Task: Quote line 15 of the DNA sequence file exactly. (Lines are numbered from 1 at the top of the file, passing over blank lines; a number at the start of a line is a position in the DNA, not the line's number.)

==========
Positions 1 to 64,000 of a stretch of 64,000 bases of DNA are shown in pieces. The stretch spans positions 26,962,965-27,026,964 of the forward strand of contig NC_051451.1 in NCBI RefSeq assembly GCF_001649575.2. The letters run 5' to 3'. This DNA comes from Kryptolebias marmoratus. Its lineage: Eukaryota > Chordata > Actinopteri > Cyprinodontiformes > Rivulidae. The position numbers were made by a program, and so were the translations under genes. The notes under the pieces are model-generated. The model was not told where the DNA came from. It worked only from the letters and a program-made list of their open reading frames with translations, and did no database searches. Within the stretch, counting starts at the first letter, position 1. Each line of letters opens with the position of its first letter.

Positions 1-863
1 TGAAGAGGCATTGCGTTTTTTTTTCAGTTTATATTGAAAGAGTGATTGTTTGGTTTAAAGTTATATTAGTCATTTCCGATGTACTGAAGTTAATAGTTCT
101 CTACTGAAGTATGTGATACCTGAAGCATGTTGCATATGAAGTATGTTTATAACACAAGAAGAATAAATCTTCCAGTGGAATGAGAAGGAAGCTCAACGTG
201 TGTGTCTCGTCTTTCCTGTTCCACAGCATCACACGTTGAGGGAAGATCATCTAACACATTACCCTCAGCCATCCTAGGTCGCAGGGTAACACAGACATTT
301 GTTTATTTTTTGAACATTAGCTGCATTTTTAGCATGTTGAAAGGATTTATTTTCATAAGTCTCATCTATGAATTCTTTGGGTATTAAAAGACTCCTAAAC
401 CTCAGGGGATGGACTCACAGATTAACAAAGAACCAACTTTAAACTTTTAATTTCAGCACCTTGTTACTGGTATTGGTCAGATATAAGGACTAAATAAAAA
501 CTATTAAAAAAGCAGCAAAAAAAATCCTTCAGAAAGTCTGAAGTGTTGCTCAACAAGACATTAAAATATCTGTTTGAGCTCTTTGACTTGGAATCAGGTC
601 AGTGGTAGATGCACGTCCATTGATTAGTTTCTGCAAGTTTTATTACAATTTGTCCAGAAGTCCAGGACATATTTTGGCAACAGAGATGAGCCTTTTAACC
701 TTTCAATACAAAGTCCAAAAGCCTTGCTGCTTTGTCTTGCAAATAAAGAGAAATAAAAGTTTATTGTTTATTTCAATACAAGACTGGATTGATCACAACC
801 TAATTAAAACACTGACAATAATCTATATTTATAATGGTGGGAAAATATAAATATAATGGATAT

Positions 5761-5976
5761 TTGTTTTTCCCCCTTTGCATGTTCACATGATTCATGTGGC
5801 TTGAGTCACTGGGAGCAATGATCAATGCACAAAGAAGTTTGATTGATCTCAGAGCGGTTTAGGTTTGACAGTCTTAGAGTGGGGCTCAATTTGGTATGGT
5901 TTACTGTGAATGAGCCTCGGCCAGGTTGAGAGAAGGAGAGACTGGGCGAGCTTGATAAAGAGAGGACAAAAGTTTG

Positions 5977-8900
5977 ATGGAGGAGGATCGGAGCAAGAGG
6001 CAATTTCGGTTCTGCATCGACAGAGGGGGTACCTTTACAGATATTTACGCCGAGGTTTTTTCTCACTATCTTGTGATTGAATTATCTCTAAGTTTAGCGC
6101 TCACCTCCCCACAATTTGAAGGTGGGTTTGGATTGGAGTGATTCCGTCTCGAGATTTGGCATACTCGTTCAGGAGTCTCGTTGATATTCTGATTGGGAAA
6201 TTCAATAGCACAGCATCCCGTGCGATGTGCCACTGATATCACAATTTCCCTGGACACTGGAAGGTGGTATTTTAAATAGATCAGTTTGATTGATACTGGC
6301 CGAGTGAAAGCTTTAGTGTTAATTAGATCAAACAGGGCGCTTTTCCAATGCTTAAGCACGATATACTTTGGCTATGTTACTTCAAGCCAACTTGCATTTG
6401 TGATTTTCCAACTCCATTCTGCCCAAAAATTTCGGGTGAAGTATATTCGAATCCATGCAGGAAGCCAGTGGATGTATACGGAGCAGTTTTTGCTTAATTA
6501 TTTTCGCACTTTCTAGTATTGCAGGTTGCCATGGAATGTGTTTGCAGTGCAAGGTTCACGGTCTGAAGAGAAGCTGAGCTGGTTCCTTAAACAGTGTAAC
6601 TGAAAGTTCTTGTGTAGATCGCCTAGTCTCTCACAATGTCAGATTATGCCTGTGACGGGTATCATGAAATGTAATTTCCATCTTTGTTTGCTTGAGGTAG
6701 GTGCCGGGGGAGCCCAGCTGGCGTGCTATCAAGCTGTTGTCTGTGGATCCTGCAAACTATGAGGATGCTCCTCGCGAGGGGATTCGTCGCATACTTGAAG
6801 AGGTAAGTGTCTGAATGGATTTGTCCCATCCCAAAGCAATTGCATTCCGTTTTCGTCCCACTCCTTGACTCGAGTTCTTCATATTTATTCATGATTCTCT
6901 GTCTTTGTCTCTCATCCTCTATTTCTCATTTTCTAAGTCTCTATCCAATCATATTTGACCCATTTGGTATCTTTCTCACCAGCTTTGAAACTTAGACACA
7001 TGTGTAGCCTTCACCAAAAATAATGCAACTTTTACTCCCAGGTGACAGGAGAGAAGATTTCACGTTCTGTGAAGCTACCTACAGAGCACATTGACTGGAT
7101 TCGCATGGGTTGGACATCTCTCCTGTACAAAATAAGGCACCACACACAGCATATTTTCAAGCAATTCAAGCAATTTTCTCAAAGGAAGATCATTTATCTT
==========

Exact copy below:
5901 TTACTGTGAATGAGCCTCGGCCAGGTTGAGAGAAGGAGAGACTGGGCGAGCTTGATAAAGAGAGGACAAAAGTTTG